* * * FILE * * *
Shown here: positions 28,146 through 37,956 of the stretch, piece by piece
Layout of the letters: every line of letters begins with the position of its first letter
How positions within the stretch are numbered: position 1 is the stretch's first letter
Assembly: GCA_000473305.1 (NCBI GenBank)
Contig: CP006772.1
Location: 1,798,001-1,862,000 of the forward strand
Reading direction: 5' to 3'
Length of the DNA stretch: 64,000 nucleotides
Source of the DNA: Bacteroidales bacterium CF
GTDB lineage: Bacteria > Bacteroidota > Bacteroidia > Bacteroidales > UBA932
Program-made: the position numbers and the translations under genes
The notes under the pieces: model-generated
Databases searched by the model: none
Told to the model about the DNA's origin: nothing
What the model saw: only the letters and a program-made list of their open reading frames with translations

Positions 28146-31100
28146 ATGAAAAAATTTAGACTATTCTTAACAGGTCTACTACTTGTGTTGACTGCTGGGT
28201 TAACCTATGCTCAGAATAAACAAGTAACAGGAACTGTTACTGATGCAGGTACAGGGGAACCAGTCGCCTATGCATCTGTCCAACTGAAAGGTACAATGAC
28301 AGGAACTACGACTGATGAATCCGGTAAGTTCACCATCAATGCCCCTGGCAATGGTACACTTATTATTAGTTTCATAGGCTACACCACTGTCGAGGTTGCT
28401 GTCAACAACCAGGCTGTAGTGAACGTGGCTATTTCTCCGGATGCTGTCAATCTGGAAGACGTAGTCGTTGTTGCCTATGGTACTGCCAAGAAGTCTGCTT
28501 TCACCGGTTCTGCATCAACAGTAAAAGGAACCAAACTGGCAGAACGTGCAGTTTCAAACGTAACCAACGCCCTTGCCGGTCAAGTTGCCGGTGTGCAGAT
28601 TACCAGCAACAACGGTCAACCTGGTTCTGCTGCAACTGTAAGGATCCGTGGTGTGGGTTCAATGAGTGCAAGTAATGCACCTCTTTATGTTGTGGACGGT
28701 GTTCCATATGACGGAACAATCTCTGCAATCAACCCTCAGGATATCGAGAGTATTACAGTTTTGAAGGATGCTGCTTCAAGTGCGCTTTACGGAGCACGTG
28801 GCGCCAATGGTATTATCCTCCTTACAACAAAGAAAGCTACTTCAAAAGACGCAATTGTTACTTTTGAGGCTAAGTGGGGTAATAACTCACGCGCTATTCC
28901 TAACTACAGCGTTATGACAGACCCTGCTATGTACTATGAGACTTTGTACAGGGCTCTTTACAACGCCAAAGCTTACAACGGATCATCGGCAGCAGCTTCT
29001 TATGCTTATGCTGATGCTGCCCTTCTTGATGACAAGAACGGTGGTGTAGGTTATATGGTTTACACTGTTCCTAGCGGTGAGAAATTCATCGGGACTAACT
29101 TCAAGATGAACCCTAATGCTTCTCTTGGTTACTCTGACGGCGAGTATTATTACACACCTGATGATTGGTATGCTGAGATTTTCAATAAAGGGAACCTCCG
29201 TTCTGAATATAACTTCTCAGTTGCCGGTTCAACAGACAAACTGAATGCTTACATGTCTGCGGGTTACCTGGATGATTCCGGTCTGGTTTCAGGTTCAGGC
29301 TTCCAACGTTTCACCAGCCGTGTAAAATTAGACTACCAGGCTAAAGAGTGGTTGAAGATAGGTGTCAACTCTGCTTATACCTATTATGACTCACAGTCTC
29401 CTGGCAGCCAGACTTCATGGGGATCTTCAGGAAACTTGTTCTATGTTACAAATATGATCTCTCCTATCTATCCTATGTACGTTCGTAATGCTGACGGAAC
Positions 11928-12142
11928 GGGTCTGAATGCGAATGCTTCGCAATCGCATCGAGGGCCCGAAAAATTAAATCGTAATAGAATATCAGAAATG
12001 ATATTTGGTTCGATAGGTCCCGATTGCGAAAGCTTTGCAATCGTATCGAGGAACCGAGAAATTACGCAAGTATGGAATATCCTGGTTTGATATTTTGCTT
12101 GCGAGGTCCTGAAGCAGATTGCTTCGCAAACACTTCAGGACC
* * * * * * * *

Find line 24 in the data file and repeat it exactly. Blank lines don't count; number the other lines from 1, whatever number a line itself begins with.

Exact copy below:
28801 GCGCCAATGGTATTATCCTCCTTACAACAAAGAAAGCTACTTCAAAAGACGCAATTGTTACTTTTGAGGCTAAGTGGGGTAATAACTCACGCGCTATTCC